Broken branches, cracked trunks, and splintered stumps are a normal part of hurricane season. Whether it's from your own decorative yard trees or the woodland area you live in, hauling off heavy wood isn't easy for everyone. The right tools and a decent disposal or storage area are necessary, so consider a few ways that tree and stump removal and general storm debris professionals can help.
Sawing and Hauling Isn't as Easy as It Looks
After a storm, getting rid of the wood often means taking a saw to a few pieces of wood. For branches barely larger than an arm, it's pretty easy to use a generic power saw or an ax to separate the wood into more manageable pieces. For larger parts, it takes some expertise.
The main issue is making sure that wood can be cleaned up and used efficiently. An amateur may cut damaged trunks or stumps into haphazard trunks while leaving chips and sawdust all over the place, which doesn't leave much to use aside from wood pulp for compost. It's also harder to scoop up the chunks.
A professional has a plan for sectioning off different parts of the damaged wood and cutting in necessary blocks and slices. It also takes a specific kind of saw or ax to make the precision cuts to avoid getting caught in splitting, splintered wood parts that occur when a tree is bent by the wind.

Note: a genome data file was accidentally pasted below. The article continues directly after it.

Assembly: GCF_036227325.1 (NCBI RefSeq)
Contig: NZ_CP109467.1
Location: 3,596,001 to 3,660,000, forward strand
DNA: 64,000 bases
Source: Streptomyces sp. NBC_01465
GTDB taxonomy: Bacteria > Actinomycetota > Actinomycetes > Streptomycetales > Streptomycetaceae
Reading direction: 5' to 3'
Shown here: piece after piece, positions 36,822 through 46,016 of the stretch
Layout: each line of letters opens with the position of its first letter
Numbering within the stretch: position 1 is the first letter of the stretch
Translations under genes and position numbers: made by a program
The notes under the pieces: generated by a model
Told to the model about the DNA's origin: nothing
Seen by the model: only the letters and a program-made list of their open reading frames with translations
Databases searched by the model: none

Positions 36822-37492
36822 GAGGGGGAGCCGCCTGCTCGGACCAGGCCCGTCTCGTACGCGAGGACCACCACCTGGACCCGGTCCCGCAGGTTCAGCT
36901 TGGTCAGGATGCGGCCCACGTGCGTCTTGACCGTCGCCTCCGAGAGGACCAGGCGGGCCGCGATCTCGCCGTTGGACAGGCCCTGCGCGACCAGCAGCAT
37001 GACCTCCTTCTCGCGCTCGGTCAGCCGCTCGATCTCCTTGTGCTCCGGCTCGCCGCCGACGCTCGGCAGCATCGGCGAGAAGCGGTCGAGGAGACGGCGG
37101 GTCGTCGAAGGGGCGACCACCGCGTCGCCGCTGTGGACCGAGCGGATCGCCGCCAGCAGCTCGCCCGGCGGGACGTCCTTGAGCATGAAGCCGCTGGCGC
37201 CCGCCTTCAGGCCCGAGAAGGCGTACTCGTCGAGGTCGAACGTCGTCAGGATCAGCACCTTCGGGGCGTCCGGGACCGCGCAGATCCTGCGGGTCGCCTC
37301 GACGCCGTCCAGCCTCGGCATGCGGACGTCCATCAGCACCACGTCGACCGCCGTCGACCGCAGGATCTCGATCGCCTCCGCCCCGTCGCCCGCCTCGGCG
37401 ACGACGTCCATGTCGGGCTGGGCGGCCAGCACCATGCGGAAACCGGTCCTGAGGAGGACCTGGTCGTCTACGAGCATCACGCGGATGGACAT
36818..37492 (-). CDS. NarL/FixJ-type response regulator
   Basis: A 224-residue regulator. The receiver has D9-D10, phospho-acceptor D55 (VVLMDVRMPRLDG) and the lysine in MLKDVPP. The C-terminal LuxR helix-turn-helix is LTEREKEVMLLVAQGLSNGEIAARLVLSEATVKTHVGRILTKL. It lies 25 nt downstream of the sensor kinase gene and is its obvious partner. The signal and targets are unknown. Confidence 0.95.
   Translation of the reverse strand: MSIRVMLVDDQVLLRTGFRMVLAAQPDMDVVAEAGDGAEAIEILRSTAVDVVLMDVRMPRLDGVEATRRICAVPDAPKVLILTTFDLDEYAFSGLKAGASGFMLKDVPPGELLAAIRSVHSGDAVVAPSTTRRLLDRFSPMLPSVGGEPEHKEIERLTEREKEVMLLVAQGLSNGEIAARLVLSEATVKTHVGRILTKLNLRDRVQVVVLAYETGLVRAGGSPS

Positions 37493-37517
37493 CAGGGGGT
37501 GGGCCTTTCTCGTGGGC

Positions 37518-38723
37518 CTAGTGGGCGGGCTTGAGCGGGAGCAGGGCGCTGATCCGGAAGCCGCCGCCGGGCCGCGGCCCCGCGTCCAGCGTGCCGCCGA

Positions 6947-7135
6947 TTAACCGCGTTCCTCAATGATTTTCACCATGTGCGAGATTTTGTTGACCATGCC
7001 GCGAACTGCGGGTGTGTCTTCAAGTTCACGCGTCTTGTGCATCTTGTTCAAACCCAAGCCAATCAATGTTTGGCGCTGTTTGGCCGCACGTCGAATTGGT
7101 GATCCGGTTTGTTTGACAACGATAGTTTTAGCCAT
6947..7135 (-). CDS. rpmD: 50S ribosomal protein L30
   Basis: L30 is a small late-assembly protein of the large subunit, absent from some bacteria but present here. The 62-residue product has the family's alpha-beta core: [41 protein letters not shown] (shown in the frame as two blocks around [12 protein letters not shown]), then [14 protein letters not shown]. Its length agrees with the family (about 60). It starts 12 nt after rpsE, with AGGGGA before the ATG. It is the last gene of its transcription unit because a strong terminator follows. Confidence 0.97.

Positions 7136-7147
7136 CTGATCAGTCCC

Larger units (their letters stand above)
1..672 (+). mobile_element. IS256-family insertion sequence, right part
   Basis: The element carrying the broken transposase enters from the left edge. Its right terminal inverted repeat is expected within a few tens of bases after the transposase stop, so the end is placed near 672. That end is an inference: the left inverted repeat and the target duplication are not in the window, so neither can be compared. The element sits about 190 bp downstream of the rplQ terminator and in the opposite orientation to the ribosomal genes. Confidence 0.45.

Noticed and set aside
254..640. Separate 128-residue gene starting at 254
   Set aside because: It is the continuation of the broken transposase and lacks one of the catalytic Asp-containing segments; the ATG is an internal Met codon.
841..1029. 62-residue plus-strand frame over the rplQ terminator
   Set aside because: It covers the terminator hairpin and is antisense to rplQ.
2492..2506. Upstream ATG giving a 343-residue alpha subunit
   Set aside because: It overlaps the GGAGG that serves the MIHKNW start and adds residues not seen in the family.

Proper Storage Is Necessary for Firewood
If you're environmentally conscious, know that many stump and debris removal companies have a plan for the wood when they leave. If they're not directly selling wood for firewood and compost, the employees or emergency services can at least take some wood for personal heating and distribution to the needy.
Do you need the firewood? Do you have a dry place to keep the firewood? The second question is more important than you think. Storage makes the difference between just having a wood pile that you can't use, if the wood is exposed to moisture, and a good fireplace wood supply.
Wood is cut in the best way for the debris company, which may be completely different than what you're able to use. They have known storage with wood chunk sizes that work for their business, while you may need more compact cuts that could be wasteful if not planned from the beginning.
Be sure to ask about firewood before the cutting starts, and have a plan for where to store everything. If you're not sure about firewood storage, debris removal professionals can take a look around your property for a solution and may be able to provide a shelter to keep wood dry. Wood can soak up rainwater and store it for quite a long time, so you'll need a good, dry shelter if you want to use the wood any time soon.
Contact a debris and stump removal professional to discuss efficient removal of storm debris.